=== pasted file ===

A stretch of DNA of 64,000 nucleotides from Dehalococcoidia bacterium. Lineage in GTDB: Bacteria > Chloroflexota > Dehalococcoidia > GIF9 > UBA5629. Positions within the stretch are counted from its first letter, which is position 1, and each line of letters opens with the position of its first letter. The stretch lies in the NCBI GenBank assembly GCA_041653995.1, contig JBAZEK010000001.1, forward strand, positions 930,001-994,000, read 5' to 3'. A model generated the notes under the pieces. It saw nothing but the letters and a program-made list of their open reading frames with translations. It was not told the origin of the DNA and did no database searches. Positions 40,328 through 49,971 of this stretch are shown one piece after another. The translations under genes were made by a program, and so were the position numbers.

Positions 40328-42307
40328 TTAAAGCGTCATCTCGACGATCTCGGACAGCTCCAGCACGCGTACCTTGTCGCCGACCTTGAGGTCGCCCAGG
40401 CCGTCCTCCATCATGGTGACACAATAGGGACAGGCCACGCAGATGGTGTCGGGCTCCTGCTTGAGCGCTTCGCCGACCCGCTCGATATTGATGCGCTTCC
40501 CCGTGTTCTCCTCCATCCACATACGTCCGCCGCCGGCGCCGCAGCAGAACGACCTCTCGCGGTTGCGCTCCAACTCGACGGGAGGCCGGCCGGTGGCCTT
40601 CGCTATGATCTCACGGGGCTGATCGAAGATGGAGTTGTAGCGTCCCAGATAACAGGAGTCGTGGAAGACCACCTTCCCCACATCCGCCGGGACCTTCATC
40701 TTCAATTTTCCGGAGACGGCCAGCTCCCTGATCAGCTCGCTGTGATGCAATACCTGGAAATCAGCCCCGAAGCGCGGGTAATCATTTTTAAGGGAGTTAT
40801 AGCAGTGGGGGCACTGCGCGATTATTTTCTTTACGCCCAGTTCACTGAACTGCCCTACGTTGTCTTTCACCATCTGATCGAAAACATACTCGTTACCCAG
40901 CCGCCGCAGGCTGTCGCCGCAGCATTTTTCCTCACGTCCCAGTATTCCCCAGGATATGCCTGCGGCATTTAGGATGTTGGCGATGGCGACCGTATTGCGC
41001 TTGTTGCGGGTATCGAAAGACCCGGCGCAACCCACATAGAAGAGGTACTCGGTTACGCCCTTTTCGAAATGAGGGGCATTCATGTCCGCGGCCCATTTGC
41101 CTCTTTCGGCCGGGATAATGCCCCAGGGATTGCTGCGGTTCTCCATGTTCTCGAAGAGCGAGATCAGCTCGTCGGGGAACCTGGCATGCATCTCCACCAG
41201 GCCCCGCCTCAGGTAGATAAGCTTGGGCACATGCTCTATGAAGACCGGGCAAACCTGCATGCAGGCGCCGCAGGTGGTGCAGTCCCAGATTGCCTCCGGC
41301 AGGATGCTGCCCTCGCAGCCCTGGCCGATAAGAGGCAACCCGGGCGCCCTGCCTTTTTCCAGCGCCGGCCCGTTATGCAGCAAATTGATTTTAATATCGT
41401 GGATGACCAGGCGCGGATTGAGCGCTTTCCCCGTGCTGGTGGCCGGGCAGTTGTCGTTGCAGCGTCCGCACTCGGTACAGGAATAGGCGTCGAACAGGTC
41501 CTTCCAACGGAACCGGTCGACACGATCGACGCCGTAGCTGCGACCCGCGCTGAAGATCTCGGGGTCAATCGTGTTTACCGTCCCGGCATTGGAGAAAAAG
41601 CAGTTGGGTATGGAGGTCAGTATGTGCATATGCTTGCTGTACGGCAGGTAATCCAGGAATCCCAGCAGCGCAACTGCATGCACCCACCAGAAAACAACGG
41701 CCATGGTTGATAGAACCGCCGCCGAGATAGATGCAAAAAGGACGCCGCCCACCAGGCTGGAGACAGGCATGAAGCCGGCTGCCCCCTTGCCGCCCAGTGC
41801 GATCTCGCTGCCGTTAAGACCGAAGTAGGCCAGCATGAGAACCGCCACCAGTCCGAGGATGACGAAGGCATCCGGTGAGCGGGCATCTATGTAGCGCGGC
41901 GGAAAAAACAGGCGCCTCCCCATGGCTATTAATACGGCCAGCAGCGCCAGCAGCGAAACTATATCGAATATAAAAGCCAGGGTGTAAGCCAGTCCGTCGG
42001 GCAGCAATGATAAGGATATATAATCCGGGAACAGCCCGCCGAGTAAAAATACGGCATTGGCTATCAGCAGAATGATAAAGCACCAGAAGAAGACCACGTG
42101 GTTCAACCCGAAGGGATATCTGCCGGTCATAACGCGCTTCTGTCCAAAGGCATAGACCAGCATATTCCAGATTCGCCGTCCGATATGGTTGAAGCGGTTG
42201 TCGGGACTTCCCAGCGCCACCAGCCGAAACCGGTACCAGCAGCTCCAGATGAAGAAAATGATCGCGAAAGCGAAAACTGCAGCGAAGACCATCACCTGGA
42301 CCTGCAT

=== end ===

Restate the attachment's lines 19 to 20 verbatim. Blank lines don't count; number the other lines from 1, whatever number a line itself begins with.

41901 GGAAAAAACAGGCGCCTCCCCATGGCTATTAATACGGCCAGCAGCGCCAGCAGCGAAACTATATCGAATATAAAAGCCAGGGTGTAAGCCAGTCCGTCGG
42001 GCAGCAATGATAAGGATATATAATCCGGGAACAGCCCGCCGAGTAAAAATACGGCATTGGCTATCAGCAGAATGATAAAGCACCAGAAGAAGACCACGTG